NHE fails to build houses
13 September 2017 | Infrastructure
During his SONA address in April, Geingob boasted that 5 554 houses had been completed nationwide in the first year of implementation of the Harambee Prosperity Plan, which was in 2016.
However, the National Housing Enterprise (NHE), which has as its core mandate the construction of affordable housing, has acknowledged that not a single new house has been built by the parastatal since the departure of beleaguered former CEO Vinson Hailulu in August 2015.
President Geingob's Harambee Prosperity Plan (HPP) had estimated that 20 000 houses would have been built, 27 000 plots serviced and 50 000 rural toilets installed to replace the bucket system by the end of 2017.
NHE spokesperson Eric Libongani this week confirmed that the parastatal had “not executed its own housing project” since around August 2015, admitting that the NHE had not embarked on any new housing projects since then.
However, Libongani said the NHE had been “working towards a new housing project model through Request for Proposals (RFP) in which the NHE will engage with private-sector companies in financing and construction of houses across Namibia”.
He said 54 bidders had so far submitted proposals and the first phase of this construction project was at an advanced stage.
Last year, the NHE announced that the RFP model would deliver 5 000 houses at an estimated cost of N$2 billion. By then, a number of Chinese and other companies had submitted their bids.
Libongani said during the first phase of the project the NHE envisaged the delivery of more than 400 houses. It is not yet clear who the bidders are.
NHE insiders who preferred anonymity said they were embittered about the slow delivery of housing and the stoppage of the mass housing project. They said the NHE during Hailulu's tenure had built 3 500 houses under the mass housing project in about 10 to 11 months.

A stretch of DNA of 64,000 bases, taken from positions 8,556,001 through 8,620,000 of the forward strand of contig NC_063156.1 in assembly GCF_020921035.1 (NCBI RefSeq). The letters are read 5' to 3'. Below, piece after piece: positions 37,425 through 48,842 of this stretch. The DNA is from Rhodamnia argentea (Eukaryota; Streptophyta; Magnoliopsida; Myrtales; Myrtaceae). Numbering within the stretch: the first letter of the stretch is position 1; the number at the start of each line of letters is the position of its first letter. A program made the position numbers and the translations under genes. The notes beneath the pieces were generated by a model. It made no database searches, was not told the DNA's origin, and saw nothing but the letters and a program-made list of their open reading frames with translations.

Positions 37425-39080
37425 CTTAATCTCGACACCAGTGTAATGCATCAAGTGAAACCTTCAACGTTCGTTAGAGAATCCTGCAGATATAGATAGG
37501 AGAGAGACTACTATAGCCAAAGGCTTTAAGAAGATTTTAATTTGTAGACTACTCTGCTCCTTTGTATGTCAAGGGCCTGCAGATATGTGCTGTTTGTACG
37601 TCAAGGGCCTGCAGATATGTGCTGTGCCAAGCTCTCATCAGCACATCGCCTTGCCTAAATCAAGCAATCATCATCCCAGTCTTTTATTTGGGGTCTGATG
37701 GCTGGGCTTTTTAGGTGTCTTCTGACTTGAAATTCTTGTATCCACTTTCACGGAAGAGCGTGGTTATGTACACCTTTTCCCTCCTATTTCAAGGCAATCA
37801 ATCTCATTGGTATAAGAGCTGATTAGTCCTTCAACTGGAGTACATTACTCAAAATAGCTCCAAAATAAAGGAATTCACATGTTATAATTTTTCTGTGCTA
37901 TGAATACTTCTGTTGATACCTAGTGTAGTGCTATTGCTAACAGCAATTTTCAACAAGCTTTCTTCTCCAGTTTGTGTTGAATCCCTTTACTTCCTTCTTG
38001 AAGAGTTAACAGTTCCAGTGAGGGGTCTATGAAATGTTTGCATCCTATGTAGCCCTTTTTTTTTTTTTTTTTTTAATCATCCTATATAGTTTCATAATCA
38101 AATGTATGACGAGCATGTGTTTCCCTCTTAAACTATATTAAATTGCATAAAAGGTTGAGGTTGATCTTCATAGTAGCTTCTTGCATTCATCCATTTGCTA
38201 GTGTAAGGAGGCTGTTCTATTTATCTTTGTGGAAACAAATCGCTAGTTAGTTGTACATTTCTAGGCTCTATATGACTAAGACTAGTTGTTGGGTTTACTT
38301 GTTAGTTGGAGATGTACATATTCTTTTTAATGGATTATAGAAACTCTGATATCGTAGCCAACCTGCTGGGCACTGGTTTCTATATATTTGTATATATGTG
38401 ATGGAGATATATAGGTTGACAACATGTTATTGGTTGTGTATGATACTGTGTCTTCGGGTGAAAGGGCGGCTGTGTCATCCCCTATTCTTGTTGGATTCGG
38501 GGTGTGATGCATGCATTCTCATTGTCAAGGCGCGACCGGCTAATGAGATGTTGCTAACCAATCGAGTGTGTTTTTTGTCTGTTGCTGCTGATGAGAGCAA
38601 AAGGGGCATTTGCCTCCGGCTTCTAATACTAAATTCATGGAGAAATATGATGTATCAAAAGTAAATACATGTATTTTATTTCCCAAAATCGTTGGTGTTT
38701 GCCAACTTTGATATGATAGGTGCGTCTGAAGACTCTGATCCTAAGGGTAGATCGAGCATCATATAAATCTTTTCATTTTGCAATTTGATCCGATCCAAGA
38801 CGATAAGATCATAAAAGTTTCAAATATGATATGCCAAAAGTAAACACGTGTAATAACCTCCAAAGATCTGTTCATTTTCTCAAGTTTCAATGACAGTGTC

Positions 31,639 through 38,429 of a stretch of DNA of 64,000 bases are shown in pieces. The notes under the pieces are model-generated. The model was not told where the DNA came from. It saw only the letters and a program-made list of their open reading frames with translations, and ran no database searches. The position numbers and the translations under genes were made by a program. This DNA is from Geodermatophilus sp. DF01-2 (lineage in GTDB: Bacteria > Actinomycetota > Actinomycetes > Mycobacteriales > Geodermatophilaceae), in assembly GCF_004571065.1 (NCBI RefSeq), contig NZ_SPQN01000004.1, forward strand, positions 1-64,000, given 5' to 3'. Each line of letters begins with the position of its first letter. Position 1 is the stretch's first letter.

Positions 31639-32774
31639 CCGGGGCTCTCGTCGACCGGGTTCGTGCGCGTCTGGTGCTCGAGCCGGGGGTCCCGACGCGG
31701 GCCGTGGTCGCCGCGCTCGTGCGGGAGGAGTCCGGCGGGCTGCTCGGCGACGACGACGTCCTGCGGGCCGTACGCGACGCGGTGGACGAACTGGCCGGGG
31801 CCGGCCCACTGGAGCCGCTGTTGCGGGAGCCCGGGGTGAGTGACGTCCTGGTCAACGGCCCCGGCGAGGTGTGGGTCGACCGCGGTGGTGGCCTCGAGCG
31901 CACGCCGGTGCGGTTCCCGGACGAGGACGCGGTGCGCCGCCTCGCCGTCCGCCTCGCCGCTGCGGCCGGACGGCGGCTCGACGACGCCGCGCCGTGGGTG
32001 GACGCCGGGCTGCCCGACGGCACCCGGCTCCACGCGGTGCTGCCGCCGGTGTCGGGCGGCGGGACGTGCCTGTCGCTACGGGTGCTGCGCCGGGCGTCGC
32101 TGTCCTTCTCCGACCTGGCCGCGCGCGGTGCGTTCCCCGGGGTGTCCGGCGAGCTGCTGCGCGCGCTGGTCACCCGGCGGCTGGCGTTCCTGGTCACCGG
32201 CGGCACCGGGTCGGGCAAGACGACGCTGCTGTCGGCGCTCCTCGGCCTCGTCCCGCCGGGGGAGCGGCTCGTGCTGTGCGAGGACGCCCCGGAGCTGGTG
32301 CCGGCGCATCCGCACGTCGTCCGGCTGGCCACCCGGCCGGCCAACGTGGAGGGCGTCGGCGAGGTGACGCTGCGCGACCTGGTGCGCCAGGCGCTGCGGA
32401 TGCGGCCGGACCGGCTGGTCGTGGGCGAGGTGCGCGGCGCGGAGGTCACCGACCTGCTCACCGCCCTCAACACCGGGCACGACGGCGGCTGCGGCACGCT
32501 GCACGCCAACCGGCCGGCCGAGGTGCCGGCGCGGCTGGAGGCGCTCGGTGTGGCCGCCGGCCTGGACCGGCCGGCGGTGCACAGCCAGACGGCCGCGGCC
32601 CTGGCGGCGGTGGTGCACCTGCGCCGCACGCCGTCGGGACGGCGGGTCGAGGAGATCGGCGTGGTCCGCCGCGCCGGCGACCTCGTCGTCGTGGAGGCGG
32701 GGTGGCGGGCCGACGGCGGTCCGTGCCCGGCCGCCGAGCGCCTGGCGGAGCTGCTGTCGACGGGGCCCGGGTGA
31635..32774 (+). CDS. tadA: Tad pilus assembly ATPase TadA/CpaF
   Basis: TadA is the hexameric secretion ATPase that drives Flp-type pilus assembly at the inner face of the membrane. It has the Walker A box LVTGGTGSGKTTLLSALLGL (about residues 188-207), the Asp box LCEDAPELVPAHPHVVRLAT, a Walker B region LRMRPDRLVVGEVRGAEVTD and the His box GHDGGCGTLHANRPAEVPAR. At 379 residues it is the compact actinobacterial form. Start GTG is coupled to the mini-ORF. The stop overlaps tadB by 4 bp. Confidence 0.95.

“If the project had been properly funded and not politicised, the NHE might have been in a position to build as many as 20 000 houses,” said one, adding: “Africa is the enemy of its own development. We value politics more than we value economics.”
The insiders acknowledged that the mass housing project did experience “teething problems” but insisted that it nonetheless employed 4 880 workers who on average earned at least N$4 000 per month, which they said meant that around 25 000 people directly benefitted from the programme.
The government, and in particular the Ministry of Urban and Rural Development, is said to be failing to distribute the houses that the NHE had built before the middle of 2015.
At the end of July this year, a whopping 87% of credit-linked houses bought through loans were unoccupied; only 31% of heavily subsidised social housing was occupied.
President Geingob made mention of this in his 2017 SONA address when he noted that “some houses remained unoccupied for too long due to the bureaucratic process involved in the transfer of ownership of land”.
Geingob then mentioned that his administration was following up on these cases and working with partners to expedite the process.
That is what the president said on 12 April, and on 24 April his office sent a letter to the NHE with a request to develop and submit an action plan to deal with unallocated housing units built under the mass housing project.
Geingob had already communicated with the minister of urban and rural development, Sophia Shaningwa, on the unallocated houses in January and Shaningwa informed her staff to expedite the allocation of the houses.
It is understood that the ministry has taken over the role from the NHE to allocate the houses.